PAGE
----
As a result, the Army, along with Congressional assistance in the form of supplemental funding, shifted their priority from WIN-T to JNN. The fielding of JNN started in 2004 to support operations in Iraq and Afghanistan. As the result of a Nunn-McCurdy restructure in June 5, 2007, the WIN-T program was restructured into four separate Increments. The JNN program was integrated into WIN-T as Increment 1.
WIN-T is heading towards another significant milestone scheduled in late summer 2012 timeframe, when WIN-T Increment 1 fieldings will be 100 percent complete, providing for the first time a WIN-T Increment 1-equipped force across the entire Army. The WIN-T Increment 1a upgrades will also be completed in roughly the same timeframe, increasing previous capability and bringing all of the original JNN equipment to a common baseline across the force.
“As WIN-T continues to evolve, WIN-T Increment 2 will provide an on-the-move tactical communications network that reaches down to the company level for the first time,” said Lt. Col. Robert Collins, product manager for WIN-T Increment 2 and 3. “With this capability, commanders will be able to enhance the speed of the military decision cycle, increase the tempo of battlefield operations and the company Soldier will now be fully connected and become a vital part of the give and take of critical, real-time battlefield information.”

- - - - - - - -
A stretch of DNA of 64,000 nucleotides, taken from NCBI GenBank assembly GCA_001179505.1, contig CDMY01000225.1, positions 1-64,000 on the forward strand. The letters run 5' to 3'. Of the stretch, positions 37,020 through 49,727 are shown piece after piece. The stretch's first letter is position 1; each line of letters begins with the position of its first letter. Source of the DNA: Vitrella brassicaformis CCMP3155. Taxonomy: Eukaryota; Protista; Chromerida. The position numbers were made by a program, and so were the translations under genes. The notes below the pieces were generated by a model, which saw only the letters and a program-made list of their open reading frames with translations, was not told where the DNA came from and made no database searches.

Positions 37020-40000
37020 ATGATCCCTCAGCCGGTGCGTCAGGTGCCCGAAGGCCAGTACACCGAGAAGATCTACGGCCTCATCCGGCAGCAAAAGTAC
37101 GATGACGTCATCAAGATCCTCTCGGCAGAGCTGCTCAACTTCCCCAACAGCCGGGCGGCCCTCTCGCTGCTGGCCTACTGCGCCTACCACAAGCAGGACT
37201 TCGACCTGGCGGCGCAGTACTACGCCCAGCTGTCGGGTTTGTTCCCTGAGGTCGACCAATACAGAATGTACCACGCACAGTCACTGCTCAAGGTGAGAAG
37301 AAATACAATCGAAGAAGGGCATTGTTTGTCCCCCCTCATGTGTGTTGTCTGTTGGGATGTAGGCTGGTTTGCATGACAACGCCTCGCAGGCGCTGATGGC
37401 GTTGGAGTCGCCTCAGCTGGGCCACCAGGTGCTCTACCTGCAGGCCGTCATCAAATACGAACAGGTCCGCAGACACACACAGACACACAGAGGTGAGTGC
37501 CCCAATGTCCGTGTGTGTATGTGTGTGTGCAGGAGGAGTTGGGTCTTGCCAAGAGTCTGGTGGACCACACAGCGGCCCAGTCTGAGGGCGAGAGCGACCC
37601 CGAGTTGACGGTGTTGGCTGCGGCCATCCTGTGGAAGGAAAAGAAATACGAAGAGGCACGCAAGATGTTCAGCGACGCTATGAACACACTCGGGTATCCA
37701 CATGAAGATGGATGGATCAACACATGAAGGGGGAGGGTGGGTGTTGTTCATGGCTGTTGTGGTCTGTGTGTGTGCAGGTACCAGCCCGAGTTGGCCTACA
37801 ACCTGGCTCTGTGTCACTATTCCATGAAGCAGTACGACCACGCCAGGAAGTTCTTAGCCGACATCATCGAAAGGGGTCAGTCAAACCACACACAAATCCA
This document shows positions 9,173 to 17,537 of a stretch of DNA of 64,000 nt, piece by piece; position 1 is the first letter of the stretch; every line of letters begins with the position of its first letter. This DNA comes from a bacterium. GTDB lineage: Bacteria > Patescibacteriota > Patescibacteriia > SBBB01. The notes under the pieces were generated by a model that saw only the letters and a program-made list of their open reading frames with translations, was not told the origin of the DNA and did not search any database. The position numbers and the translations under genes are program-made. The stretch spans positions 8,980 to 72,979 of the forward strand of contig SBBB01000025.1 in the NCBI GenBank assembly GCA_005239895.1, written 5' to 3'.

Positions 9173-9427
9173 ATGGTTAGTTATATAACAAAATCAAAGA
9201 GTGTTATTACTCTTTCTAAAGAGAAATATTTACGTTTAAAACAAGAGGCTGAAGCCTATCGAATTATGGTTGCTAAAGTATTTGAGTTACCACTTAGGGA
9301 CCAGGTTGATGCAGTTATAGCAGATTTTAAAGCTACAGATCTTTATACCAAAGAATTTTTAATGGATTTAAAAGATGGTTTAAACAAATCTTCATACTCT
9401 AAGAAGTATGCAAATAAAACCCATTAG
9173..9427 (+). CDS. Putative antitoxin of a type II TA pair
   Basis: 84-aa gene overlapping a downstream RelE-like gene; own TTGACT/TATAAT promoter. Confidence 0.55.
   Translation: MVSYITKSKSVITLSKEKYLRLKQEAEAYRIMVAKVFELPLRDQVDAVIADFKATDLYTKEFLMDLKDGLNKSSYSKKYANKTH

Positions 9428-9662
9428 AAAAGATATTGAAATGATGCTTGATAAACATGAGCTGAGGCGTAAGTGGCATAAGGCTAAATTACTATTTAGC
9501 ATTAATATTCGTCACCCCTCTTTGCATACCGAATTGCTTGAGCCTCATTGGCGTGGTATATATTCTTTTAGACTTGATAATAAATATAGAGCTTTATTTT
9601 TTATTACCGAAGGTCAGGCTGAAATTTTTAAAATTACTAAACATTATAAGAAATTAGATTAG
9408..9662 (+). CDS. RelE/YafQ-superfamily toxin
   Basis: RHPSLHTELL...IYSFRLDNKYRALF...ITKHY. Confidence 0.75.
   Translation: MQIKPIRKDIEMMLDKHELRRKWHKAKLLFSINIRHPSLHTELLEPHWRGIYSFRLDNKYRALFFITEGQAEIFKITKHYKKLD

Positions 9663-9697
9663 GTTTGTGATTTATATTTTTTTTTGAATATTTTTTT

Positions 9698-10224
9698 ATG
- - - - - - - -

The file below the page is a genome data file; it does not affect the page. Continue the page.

WIN-T Increment 2 is preparing for its Initial Operational Test and Evaluation, or IOT&E, scheduled in May 2012. The main effort of the three-week WIN-T Increment 2 IOT&E will be conducted at White Sands Missile Range, N.M., in conjunction with the Network Integration Evaluation 12.2. The analysis and test results from the IOT&E will be used to inform the Full Rate Production Decision scheduled for the fourth quarter of fiscal year 2012 to allow for the fielding of WIN-T Increment 2 to maneuver units across the force.
“We’ve come such a long way and the evolution continues as we improve our tactical communications capabilities with advanced technologies,” Swanson said. “These are exciting times and PM WIN-T is proud of its heritage, contributions to the current force and the capabilities Increment 2 and Increment 3 will bring to the Soldier and Army.”